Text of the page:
Set out below are the cases where the Enterprise Law 2014 allows piercing corporate veil (i.e. making a shareholder/member of a company liable for the liabilities of the company). This post is prepared by VILAF legal staffs, Nguyen Bich Ngoc and Ha Kieu Anh.
1) Withdraw contributed capital not in accordance with laws
In a single member limited liability company (“Single-member LLC ”)
a) The owner of a Single-member LLC may withdraw capital only by way of assignment of a part or all of the charter capital to other organization(s) or individual(s); in the case of withdrawal of all or part of its contributed capital from the company in another form then the owner and the relevant individual(s), organization(s) must be jointly liable for debts and other property obligations of the company.
In a joint stock company (“JSC”)
b) Ordinary shareholders are not allowed to withdraw the ordinary share capital contributed from the company in any form, except where shares are redeemed by the company or other persons. Where a shareholder withdraws a part or all of the capital contributed not in accordance with this clause, the shareholder and the relevant person having benefits in the company will be jointly liable for debts and other property obligations of the company to the extent of the value of shares withdrawn.
In a Single-member LLC
The owner of a Single-member LLC will bear responsibilities by all of the owner’s property for the financial obligations and losses of the company arising from the owner’s failure to contribute, failure to contribute in full, failure to contribute in time charter capital.
In a limited liability company with two or more members (“Multi-member LLC”)
Members of a Multi-member LLC must bear personal responsibilities (chịu trách nhiệm cá nhân) when performing the following acts in the name of the company:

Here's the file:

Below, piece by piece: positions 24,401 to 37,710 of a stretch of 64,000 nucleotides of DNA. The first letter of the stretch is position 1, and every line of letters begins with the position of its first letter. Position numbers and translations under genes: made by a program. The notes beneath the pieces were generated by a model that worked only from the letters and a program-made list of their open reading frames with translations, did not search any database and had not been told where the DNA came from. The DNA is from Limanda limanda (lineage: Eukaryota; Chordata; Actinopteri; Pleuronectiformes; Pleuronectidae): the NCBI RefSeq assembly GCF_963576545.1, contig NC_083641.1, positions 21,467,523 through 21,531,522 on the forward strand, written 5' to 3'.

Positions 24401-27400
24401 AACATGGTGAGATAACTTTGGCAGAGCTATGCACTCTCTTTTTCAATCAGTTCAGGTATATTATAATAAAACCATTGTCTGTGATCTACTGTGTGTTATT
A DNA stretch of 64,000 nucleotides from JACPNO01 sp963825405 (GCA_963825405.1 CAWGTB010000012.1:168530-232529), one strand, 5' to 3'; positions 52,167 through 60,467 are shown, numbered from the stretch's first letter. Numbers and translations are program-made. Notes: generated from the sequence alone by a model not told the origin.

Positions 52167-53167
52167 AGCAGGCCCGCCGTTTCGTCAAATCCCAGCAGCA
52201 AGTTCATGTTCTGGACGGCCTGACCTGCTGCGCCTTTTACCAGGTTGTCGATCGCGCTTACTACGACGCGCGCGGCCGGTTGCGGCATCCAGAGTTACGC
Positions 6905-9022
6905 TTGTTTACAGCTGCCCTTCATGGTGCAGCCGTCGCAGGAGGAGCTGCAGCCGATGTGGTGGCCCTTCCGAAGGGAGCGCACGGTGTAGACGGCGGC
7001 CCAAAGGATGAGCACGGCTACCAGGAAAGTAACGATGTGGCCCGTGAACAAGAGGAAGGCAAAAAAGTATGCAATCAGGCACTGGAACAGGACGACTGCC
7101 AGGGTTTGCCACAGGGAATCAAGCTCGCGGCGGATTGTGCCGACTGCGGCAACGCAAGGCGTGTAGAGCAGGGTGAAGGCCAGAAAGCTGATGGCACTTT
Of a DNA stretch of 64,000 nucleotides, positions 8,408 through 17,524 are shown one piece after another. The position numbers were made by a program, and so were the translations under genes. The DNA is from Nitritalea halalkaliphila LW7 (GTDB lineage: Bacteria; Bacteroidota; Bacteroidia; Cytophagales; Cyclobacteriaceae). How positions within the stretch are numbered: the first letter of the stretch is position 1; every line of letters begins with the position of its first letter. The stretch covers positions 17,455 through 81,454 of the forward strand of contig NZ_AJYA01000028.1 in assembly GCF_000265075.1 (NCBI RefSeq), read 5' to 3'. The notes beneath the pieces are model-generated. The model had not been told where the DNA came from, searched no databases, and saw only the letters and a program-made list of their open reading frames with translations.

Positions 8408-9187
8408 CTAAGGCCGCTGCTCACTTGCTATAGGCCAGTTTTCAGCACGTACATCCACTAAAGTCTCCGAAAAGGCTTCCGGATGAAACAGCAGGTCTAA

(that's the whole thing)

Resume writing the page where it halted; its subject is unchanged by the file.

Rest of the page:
a) Violating the laws;
b) Conducting business or other transactions not in the interest of the company and causing damage to other persons; and
c) Paying off undue debts when there is a financial danger facing the company.
The words “bear personal responsibilities” may make one confused whether a member being organization who performs such acts will be liable for any loss therefrom to the company or in other words, whether those cases may lead to piercing corporate veil against members being individuals only. That said, one may argue that this provision provides a common obligation of members of a Multi-member LLC and a member being organization may be liable for any obligations arising from the aforementioned acts conducted by its authorized representative, and thus, “bear personal responsibility” should be interpreted as “be self-responsible for”.
4) Self-interest transactions
Members of a Multi-member LLC, owner of a Single-member LLC, and shareholders of a JSC may bear responsibility for losses to company and must pay back benefits to the company if they enter into transactions with related persons without complying with approval procedures under the Enterprise Law 2014.
5) Interfering into subsidiary company’s business beyond the authority
Where the parent company interferes beyond the authority of the owner, member or shareholder, and compels a subsidiary company to conduct business operations inconsistently with normal business practices or conduct unprofitable activities without reasonable compensation in a relevant fiscal year, causing damage to the subsidiary company, the parent company will be responsible for such damage.